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A Fine Line Between Genius and Madness: A Day in the Life of an IT- System Administrator

A Fine Line Between Genius and Madness: A Day in the Life of an IT- System Administrator

Q: What do you get if you combine technical savvy with the patience of a saint and a willingness to help? A: The perfect system administrator. In other words, someone like Raffael Willems, Head of Internal IT at imc. Not that life in IT is always perfect...

You have to be slightly mad to want to do this job. Apparently, there’s quite a bit more to solving problems in internal IT than just saying “have you tried turning it off and back on again?”

 

Raffael Willems has been Head of Internal IT here at imc for about a year. In this interview, he tells us about his average working day, and why his job requires not just basic curiosity, but patience, good communication skills, and empathy as well.

Raffael Willems, imc

Raffael Willems

Job | Head of Internal IT

Working in | Saarbruecken, Germany

Worked at imc since | 2021

Super power | Patience & willingness to help

Favourite food | Pretty much everything - but good!

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Hi Raffael, thanks for making time to talk to us! You’re the boss of internal IT here at imc. How would you explain to your three-year-old daughter what you do for a living?

Funnily enough, my daughter actually likes to “help” me with my work. When I’m working from home, she loves to type along with me on one of my numerous keyboards. She knows my job has something to do with computers and helping people. The way I explain it to her is that I’m in charge of everything that flashes, goes “beep”, causes trouble, and hinders people in their work.

So, your role as a system administrator is to ensure everyone at imc can do their work?

Pretty much. My job is to make sure everyone else is able to do their job. I’m the one people call when some technical problem or other is causing them grief.

What does that look like on a day-to-day basis? Do you just sit there, waiting for people to call with their problems?

No, no, of course not. While I’m having my first coffee of the morning, I read my emails and Teams messages, look at the ticket system, and check using our monitoring system whether everything’s ok, or whether there’s something needing attention urgently. Then I work through my to-do list for the day – which is not all short-term tasks, by the way.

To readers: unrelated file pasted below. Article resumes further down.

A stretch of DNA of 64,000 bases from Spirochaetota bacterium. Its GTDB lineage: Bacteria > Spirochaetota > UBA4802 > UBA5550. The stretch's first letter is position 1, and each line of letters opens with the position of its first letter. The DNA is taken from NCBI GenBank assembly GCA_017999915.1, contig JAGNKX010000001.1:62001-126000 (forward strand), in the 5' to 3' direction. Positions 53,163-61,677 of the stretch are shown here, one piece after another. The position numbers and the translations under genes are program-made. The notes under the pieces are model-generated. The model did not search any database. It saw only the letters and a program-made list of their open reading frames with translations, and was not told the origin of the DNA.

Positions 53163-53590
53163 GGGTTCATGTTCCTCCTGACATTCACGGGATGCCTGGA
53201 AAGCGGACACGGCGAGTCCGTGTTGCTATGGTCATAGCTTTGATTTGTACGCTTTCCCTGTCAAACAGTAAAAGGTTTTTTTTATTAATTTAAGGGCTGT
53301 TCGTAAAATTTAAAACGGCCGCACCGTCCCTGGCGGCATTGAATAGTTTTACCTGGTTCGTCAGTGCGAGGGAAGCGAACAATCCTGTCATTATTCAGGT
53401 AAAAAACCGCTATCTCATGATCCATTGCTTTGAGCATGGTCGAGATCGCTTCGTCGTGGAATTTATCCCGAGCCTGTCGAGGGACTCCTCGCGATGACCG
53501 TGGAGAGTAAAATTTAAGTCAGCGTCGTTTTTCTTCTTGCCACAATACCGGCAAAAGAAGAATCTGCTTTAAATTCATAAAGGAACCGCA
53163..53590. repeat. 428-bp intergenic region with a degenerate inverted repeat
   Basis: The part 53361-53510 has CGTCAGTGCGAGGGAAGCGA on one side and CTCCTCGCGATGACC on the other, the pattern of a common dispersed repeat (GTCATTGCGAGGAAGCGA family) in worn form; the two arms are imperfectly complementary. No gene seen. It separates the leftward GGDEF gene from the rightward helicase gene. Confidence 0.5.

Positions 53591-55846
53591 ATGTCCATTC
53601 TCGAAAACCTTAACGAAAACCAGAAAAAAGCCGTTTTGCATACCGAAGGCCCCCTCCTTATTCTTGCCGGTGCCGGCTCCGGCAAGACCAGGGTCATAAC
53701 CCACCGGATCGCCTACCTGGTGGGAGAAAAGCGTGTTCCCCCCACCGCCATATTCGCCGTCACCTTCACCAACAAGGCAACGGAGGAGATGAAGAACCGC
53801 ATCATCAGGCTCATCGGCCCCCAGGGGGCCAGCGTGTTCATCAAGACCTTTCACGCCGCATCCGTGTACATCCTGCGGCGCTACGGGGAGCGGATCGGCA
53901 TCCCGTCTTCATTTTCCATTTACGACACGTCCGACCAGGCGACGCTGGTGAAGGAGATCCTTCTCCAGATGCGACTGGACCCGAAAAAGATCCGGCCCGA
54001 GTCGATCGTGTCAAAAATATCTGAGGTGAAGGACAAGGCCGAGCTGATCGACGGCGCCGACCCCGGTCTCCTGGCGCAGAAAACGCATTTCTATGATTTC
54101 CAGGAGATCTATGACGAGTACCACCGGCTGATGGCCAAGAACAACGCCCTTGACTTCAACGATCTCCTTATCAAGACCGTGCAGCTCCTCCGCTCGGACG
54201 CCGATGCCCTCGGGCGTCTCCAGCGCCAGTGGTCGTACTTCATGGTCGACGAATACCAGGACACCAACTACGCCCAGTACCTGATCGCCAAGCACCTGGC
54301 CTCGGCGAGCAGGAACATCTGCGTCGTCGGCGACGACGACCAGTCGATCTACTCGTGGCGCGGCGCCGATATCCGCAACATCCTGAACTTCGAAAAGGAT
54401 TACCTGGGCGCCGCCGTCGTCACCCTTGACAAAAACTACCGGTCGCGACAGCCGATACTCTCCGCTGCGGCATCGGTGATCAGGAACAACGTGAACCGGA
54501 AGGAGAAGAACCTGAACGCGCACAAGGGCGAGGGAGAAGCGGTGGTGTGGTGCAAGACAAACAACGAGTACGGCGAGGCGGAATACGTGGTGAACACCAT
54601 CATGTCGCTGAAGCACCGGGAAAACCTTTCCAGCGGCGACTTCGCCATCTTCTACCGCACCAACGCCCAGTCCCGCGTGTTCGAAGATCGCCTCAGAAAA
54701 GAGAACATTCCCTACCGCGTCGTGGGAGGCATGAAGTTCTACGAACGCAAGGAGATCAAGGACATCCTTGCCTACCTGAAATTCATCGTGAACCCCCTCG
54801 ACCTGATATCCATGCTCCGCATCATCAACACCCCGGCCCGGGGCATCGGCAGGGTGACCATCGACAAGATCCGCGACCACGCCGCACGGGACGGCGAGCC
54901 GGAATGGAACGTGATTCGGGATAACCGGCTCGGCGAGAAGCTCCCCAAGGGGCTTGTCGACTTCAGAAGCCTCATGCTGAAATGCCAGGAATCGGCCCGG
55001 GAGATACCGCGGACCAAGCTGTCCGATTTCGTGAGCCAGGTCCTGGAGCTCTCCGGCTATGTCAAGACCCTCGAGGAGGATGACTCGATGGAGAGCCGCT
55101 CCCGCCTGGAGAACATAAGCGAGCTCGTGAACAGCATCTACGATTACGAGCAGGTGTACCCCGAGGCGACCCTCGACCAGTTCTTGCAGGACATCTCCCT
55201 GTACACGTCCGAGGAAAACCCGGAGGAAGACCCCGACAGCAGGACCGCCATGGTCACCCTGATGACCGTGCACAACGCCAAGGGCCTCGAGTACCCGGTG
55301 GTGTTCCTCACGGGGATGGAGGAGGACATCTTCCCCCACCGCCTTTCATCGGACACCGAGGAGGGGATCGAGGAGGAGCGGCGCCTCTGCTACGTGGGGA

I also have a lot of longer-term projects on the go that require a fair amount of planning. Planning is important because the kinds of changes I initiate affect everyone. If I mess something up, that could very well put 350 people out of action. That’s why good planning and communication with a range of departments are absolutely essential.

What do you like most about your job?

This may sound a little counter-intuitive, but what I like most of all is the creativity. As I said, my job is to try to find solutions that work for everyone, but I also have to make sure they comply with our stringent security and data protection policies. That can often be challenging to reconcile. But certain things, like hardware equipment and security updates, just have to be managed top-down to ensure they’re done properly.

 

I really enjoy working with other people, and the more different they are, the more exciting I find it. I mean, a call from a developer is a very different experience to a call from Marketing. Different people speak completely different languages – figuratively as well as literally. And then there are the many different nationalities and cultures here at imc. That’s quite a change from where I used to work, and I really enjoy it.

 

One thing I particularly appreciate about my work here is that my ideas always fall on fertile ground. There are no wrong answers, and new ideas get listened to and not dismissed out of hand. You can always bounce ideas around and try to come up with creative solutions that work for the greatest number of people.

What personal qualities do you need to be a IT-System Administrator?